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Ohio State students, faculty, staff required to receive COVID-19 vaccine

The first dose must be done by Oct. 15 with the second by Nov. 15.

COLUMBUS, Ohio — The Ohio State University announced all students, faculty and staff will be required to be vaccinated against COVID-19.

In a message sent Tuesday, President Kristina Johnson said the decision was made following the FDA's full approval of the Pfizer-BioNTech vaccine.

Students, faculty and staff will be required to receive the first dose by Oct. 15. For those receiving a two-dose vaccine, the second shot must be done by Nov. 15.

Though the Pfizer-BioNTech vaccine is currently the only FDA fully approved, Johnson said the Moderna, Johnson & Johnson or World Health Organization-approved vaccines will be accepted to meet the new requirement.

"The university is taking this step because vaccines are the safest and most effective form of protection against COVID-19," she said.

Johnson also cites how the Delta variant of the virus is fueling a resurgence of COVID-19 cases and hospitalizations.

"The good news is that vaccinated individuals, though they can get COVID-19, are less contagious than unvaccinated individuals and they are significantly less likely to be hospitalized or die from the virus," she said.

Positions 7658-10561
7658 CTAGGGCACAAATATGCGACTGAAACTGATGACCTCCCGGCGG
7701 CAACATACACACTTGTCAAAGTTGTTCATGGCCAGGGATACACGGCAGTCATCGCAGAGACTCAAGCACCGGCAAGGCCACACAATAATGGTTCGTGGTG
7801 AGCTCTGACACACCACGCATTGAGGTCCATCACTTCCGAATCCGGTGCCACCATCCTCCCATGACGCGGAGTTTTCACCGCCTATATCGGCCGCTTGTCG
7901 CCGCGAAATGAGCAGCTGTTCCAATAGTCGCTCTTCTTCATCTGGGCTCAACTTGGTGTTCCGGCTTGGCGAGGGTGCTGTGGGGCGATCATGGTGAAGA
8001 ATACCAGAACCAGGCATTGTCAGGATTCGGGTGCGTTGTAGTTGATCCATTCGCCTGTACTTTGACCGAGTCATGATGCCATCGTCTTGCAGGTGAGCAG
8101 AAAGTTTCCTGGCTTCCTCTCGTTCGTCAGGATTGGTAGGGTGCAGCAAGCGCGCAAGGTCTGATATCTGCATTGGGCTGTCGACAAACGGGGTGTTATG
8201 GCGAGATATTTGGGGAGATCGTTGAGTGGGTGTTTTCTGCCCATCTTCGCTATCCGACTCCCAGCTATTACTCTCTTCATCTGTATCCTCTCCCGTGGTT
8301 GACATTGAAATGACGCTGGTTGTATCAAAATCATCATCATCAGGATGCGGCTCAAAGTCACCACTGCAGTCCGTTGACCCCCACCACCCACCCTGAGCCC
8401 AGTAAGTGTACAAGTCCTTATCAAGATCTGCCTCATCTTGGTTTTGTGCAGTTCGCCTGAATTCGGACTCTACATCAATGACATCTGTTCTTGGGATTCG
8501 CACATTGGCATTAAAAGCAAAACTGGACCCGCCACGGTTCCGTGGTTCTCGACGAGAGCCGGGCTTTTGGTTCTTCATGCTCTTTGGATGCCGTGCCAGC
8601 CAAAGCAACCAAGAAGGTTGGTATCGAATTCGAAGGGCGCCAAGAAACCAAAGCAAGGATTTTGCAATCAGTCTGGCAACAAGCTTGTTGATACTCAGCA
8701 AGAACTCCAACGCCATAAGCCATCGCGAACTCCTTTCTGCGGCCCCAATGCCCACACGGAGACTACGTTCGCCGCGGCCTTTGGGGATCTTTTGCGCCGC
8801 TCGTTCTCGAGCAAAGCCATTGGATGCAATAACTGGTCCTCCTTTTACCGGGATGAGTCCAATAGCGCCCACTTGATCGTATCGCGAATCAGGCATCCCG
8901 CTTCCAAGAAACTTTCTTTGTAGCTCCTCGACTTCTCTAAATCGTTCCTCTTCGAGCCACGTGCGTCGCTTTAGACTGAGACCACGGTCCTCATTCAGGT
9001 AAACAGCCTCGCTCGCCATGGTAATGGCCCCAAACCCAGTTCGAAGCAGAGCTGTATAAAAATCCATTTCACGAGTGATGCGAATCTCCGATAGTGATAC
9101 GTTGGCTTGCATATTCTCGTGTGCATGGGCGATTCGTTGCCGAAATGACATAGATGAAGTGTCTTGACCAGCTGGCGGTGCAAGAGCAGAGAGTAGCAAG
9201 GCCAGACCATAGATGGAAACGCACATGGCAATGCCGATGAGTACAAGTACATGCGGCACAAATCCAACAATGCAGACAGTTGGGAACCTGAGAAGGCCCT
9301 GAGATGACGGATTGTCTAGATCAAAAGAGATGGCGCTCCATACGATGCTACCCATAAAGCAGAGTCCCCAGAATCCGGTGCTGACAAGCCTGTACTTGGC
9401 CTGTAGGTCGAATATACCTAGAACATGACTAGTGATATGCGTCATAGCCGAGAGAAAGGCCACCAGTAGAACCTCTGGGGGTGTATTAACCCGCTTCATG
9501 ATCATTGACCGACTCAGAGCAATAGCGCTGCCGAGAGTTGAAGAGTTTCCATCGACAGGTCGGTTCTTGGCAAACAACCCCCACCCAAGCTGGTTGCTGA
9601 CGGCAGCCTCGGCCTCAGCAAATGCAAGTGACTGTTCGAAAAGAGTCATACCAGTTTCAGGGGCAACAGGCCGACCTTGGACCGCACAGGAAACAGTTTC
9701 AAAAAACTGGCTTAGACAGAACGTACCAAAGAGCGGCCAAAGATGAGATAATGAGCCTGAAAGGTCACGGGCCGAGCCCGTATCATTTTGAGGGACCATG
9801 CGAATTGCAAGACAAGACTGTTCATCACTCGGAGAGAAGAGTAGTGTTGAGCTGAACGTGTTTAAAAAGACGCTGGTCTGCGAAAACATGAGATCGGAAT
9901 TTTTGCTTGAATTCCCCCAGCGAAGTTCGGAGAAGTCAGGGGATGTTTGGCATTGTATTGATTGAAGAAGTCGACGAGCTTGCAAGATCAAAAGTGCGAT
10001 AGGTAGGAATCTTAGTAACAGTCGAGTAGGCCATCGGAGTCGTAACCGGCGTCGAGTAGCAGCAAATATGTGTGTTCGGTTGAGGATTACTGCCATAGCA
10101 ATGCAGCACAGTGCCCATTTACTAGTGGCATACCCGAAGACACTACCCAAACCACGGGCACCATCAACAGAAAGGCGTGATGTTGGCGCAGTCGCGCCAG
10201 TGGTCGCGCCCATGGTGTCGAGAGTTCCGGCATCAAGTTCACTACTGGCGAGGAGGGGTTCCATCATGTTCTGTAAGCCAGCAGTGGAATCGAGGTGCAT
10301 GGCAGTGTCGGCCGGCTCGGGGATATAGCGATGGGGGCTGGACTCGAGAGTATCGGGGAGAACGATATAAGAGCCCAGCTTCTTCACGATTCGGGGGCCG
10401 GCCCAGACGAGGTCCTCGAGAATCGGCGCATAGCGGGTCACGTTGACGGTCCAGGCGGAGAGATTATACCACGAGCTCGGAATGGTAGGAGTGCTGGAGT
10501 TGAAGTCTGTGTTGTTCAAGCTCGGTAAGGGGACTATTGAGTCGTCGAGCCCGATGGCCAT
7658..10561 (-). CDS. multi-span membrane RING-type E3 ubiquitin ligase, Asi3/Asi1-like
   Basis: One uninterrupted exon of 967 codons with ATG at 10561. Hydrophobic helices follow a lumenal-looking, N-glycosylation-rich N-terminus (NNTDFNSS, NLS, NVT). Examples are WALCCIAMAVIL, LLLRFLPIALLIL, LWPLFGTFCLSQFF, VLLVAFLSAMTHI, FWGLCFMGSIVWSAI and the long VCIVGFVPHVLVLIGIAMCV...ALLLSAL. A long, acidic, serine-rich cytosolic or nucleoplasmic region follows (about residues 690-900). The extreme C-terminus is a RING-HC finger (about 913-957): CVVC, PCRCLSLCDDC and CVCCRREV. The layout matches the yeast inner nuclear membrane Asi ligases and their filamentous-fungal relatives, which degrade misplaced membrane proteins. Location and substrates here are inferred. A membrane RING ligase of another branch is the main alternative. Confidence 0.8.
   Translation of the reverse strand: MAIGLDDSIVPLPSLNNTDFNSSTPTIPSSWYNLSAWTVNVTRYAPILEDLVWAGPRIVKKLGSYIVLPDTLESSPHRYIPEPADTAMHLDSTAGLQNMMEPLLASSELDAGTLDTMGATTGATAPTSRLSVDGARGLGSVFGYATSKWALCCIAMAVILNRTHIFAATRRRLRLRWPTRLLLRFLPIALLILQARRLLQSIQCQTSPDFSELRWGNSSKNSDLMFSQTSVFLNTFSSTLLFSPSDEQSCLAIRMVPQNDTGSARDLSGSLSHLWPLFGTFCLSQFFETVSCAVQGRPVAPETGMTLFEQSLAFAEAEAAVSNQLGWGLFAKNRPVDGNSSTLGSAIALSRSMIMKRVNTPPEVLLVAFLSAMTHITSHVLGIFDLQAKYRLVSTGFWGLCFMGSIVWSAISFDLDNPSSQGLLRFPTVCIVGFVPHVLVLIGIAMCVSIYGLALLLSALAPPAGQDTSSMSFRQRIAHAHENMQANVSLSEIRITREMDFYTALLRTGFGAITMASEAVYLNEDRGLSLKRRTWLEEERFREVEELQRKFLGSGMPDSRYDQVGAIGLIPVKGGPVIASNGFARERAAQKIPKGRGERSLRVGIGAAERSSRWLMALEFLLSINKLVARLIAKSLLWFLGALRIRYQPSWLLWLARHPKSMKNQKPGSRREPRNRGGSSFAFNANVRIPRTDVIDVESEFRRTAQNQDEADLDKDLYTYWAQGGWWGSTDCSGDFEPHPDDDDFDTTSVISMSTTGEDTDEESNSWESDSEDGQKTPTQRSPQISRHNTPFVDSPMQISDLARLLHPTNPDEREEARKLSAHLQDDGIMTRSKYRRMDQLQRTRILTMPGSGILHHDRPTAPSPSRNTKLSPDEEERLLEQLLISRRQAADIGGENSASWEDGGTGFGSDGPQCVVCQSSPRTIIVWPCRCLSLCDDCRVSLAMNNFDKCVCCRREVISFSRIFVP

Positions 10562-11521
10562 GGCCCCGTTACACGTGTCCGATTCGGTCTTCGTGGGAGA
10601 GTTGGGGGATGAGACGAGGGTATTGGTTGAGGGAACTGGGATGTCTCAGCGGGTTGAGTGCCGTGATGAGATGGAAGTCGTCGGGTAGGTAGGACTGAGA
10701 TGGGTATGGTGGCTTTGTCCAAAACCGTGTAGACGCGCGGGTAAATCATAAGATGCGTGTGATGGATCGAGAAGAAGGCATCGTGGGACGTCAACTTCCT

The university says a limited set of exemptions will be approved on a case-by-case basis and booster shots may be required in the future.

Currently, 73% of the Ohio State community has received at least one shot, according to Johnson.

Earlier this month, the university announced masks would be required for everyone indoors on all campuses.

"Masks also continue to be an effective tool at combating the spread of COVID-19. That is why we are implementing our vaccine requirement with urgency as well as continuing our protocol to require everyone to wear masks indoors regardless of vaccination status," Johnson said.

Vaccinated people are not required to wear a mask outdoors while unvaccinated people will be required to wear them when they cannot maintain physical distancing.

An Ohio State student and professor both praised the university's decision.

“It’s good for the incoming freshmen because we actually get to have a college experience and everything so I was relieved,” said Laxmi Oli, an Ohio State freshman.

“As somebody who has a little girl who's too young to be vaccinated and for all of our kids who can't be vaccinated, we gotta do this,” said Dakota Rudesill, a law professor.

Ohio State has outlined its list of requirements on its website. The university says there are a “limited set of exemptions that will be approved on a case-by-case basis.” 


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